And that's just gonna save the transformation state. And then I'm gonna draw stuff and then once it's done drawing I'm gonna restore it back to how it was before. We're still not quite there yet we just need one more thing. Which is that we're rotating the canvas by one radian here.

You can tweak this value and you can start to see that it's gonna look a little wonky. That's because we're rotating everything from the top left point. And so what we actually wanna do is we wanna rotate everything from the grid coordinate. Before drawing your text. So what we're gonna do is do context.translate[x, y], and then we have to, so it's translate, then rotate, then fillText, at 0.0.

So we've translated to the grid coordinate, we've rotated the context by 7 degrees. And then we're filling the text and because we use translate we can use 0.0 because the new origin point for our context is x,y. And then if you wanted something just quick and easy instead of using the same rotation for all of them.

You can use some value. Ideally what we want is we want a different value from our data structure both let's call it rotation.
>> Mathew DesLauriers: And I'm just gonna de-structure that, and I'm gonna add it to my object here. So we have rotation, we're adding it to the same grid of points, objects.

And then here we're de-structuring it again, just like we did with the color and the position. And we're using that in our rotate function. And up here now, we can either give it an entirely different value, we can randomize it, we can use noise. Or we can make it based on the randomness as well.

The same randomness that we're using, the same noise randomness that we're using for the size of the damage. And so if you're getting this far then you should already pretty much be in a state where we can create pretty much the image that we were looking at earlier.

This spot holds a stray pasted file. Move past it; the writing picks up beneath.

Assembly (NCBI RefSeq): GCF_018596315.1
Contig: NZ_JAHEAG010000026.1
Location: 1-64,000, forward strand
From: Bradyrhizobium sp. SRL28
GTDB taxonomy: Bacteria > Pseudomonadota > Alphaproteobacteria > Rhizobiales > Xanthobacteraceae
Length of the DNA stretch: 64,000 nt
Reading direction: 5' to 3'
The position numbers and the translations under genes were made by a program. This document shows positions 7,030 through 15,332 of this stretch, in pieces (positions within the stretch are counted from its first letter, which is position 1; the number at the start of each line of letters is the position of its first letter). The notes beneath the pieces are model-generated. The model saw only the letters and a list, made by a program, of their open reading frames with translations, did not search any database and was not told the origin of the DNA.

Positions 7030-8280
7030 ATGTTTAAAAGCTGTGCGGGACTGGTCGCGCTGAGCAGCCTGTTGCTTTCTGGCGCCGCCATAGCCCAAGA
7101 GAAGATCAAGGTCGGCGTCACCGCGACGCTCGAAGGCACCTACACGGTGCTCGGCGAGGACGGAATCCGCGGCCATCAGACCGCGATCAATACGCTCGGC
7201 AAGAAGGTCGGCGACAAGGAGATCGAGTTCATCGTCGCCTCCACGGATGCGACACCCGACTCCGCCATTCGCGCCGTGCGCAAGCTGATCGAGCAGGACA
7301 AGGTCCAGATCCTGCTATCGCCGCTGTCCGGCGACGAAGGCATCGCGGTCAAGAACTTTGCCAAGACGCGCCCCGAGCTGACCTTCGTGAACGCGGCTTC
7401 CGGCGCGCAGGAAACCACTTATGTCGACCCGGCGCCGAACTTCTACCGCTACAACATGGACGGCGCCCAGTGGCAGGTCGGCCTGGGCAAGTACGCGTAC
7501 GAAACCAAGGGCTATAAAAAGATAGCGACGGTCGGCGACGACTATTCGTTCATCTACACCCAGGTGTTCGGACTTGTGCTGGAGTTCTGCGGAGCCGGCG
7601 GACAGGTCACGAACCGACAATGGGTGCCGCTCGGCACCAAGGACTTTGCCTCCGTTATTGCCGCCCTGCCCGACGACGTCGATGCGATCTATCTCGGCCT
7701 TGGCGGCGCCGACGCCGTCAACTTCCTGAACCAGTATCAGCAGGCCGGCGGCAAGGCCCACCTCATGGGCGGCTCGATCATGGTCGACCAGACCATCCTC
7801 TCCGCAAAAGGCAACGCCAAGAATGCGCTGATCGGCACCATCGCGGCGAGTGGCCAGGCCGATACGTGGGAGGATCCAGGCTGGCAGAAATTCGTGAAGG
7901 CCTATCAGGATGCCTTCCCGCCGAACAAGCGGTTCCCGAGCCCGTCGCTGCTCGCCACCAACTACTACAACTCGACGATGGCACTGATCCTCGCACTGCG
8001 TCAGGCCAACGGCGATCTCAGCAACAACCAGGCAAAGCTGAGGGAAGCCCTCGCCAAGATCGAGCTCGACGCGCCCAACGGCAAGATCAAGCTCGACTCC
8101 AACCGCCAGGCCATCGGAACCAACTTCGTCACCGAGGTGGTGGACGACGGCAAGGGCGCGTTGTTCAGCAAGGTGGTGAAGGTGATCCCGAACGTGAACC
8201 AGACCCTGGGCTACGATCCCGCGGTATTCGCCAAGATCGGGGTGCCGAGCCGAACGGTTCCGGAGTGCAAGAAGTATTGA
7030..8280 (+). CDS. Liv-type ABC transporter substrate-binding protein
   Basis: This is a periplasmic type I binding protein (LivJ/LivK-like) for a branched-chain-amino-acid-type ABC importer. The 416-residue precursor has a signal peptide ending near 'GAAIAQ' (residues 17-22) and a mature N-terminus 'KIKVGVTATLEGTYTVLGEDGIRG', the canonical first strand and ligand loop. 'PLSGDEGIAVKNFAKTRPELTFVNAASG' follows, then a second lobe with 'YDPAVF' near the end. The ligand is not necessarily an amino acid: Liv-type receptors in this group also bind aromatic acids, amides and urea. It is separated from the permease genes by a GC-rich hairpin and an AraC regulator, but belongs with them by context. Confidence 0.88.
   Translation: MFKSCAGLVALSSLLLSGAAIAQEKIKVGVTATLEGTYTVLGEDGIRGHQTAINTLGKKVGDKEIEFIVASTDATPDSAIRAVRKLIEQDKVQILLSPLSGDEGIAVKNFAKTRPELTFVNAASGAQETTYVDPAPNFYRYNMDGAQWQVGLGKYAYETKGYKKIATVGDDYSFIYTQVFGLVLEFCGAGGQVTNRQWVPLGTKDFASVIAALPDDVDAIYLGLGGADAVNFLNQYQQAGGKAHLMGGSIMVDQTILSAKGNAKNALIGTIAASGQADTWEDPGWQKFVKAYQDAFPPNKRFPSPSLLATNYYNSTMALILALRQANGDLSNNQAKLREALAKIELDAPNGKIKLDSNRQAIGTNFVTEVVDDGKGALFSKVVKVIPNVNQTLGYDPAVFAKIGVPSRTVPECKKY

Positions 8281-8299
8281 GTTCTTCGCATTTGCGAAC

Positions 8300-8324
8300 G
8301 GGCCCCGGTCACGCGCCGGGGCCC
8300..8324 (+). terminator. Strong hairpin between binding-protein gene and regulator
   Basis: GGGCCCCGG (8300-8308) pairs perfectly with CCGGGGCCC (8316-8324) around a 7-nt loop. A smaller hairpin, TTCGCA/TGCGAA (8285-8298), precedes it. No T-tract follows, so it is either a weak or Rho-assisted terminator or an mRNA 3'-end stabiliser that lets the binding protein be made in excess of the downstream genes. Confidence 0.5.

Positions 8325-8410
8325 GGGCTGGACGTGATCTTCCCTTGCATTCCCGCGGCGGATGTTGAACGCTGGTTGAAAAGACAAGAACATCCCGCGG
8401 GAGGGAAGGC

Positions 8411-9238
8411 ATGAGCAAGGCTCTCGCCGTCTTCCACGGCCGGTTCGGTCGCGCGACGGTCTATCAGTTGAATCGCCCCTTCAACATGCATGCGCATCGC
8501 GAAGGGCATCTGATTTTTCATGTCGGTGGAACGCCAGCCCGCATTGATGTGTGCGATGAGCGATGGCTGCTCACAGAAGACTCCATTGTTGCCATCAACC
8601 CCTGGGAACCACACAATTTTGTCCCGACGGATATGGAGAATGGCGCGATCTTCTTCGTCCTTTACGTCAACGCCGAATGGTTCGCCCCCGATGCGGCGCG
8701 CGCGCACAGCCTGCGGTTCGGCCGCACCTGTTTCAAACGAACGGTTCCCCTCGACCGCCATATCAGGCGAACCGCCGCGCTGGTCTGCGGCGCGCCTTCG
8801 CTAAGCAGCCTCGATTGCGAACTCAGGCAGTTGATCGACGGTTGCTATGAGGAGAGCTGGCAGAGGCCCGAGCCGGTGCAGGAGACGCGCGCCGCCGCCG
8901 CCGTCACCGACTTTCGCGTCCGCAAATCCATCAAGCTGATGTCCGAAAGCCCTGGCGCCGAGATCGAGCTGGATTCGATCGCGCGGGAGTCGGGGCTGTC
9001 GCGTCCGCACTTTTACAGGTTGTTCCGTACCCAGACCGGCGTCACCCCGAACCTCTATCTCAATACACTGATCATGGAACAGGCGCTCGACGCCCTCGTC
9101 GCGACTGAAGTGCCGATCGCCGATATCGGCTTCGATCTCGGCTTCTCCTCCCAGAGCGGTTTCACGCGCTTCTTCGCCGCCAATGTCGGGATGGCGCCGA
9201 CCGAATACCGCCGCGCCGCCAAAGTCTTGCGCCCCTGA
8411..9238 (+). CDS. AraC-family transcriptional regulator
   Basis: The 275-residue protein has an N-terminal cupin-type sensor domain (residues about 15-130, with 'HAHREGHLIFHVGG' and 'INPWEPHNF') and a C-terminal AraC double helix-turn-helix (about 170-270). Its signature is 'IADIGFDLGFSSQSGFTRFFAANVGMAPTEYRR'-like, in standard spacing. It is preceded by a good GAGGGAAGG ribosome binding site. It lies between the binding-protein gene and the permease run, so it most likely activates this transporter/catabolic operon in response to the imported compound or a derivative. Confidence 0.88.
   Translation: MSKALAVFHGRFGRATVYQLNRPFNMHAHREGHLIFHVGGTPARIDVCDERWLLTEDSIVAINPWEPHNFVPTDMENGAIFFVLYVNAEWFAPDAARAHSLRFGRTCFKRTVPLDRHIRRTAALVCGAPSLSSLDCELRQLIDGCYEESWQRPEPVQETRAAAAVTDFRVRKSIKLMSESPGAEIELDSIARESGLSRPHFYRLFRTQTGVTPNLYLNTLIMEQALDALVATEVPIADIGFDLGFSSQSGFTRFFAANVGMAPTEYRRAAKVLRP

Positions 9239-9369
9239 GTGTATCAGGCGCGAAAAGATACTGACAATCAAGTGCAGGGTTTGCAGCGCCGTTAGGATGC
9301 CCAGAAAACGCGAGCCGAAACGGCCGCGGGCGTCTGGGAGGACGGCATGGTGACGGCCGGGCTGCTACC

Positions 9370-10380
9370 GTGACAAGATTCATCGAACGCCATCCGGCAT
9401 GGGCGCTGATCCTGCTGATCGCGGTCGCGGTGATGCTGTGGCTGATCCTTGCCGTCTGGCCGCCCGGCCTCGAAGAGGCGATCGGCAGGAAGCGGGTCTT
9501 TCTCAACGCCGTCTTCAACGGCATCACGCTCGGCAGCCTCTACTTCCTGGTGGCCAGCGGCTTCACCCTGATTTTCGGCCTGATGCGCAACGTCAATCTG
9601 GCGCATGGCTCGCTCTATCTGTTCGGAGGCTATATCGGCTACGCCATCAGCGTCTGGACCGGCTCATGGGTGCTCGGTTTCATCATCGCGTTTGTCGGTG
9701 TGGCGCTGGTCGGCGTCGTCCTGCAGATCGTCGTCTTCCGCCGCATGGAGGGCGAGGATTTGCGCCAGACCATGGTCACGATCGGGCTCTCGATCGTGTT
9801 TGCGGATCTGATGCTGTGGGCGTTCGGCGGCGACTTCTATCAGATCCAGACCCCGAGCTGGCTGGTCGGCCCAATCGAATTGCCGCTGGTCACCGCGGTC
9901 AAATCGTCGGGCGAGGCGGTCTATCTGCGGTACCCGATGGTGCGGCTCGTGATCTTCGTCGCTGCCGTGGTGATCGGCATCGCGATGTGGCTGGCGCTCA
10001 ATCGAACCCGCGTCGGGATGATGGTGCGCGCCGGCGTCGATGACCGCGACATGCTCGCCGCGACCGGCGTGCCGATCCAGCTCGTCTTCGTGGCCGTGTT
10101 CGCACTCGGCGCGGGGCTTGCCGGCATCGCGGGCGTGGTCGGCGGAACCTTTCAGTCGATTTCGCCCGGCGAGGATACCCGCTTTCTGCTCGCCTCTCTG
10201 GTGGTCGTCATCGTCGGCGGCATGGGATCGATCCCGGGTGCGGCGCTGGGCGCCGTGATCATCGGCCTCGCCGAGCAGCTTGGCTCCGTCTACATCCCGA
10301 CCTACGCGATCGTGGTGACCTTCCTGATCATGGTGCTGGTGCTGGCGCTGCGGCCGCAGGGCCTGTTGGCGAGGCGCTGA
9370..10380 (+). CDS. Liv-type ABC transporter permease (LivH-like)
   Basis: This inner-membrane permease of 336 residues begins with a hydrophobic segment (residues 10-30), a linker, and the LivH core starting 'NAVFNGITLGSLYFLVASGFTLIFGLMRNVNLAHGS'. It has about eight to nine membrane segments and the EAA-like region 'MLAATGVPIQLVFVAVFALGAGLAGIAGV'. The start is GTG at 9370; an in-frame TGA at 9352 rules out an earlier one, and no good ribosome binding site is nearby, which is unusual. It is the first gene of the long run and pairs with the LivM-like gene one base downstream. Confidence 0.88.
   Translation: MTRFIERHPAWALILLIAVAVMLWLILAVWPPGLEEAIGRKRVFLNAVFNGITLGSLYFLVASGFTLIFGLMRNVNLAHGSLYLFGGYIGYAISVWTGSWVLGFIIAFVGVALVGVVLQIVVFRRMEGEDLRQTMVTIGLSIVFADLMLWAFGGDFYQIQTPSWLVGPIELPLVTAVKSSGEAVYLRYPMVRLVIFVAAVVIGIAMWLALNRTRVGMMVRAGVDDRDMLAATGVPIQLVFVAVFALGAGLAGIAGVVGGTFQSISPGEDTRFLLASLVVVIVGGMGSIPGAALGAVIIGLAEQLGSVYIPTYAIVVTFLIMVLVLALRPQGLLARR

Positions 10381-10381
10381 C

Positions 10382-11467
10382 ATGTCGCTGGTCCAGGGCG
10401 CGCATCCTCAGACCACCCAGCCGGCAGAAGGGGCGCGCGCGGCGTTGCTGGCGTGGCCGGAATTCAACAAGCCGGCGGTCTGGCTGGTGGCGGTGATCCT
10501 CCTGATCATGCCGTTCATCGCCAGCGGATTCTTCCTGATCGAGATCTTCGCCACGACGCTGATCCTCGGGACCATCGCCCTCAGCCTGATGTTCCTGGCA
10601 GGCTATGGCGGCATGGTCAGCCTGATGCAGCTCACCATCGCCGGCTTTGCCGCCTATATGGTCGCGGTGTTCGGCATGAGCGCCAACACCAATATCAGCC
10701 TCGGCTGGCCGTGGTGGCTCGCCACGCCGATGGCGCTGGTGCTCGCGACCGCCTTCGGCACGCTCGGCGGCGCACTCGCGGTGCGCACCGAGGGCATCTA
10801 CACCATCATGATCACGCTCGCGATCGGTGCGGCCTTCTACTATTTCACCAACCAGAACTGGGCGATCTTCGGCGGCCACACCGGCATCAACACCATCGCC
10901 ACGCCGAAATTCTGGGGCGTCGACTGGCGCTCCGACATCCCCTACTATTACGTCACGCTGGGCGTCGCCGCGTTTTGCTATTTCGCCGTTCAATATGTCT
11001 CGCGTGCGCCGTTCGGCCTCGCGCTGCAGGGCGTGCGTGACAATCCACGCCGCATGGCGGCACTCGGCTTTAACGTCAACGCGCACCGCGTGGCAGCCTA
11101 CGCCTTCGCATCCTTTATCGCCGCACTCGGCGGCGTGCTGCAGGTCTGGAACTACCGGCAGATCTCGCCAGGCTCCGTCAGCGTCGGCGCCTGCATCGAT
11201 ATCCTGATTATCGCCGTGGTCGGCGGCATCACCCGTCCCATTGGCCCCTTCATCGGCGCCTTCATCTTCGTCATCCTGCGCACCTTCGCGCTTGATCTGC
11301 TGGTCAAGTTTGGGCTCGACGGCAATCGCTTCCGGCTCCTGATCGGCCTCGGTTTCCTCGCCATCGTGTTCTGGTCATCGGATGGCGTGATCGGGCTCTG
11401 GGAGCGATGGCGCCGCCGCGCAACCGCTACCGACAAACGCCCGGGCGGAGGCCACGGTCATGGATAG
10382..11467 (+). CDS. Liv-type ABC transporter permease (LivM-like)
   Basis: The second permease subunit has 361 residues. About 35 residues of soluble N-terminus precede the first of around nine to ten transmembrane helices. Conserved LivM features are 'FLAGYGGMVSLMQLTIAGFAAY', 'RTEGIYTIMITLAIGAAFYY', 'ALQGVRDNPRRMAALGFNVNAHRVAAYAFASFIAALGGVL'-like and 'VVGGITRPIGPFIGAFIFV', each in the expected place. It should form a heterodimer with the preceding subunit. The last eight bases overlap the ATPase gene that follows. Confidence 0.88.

It's pretty close, it's maybe not exact, but with a bit more tweaking we can definitely get there. And you can imagine by using different symbols, such as instead of a circle you might use a dash symbol or a period symbol. You can also imagine using unicode symbols like an arrow symbol might be kinda cool.

Or even taking random singles. So just like we're de-structuring the color, and the radius and the position, you can de-structure the single up here, maybe choosing from the random list of different characters or something like that. And that's how I ended up producing those images I've shown earlier.

>> Mathew DesLauriers: And again you can tweak all these values cuz right now maybe it's a bit too small you can make the grid a bit less dense, you can make the sizes a bit more pronounced. You can also multiply the rotation here by some other value. If you multiply it by 0.5, it's gonna rotate each thing less.

>> Mathew DesLauriers: So that's kind of, I wanted to just give that whole workflow for how to create an image like that, because now we've introduced a whole bunch of different topics, like noise, randomness, using different color pallets. And as well as just using canvas and create a stuff like that.

Learn Straight from the Experts Who Shape the Modern Web

  • In-depth Courses
  • Industry Leading Experts
  • Learning Paths
  • Live Interactive Workshops
Get Unlimited Access Now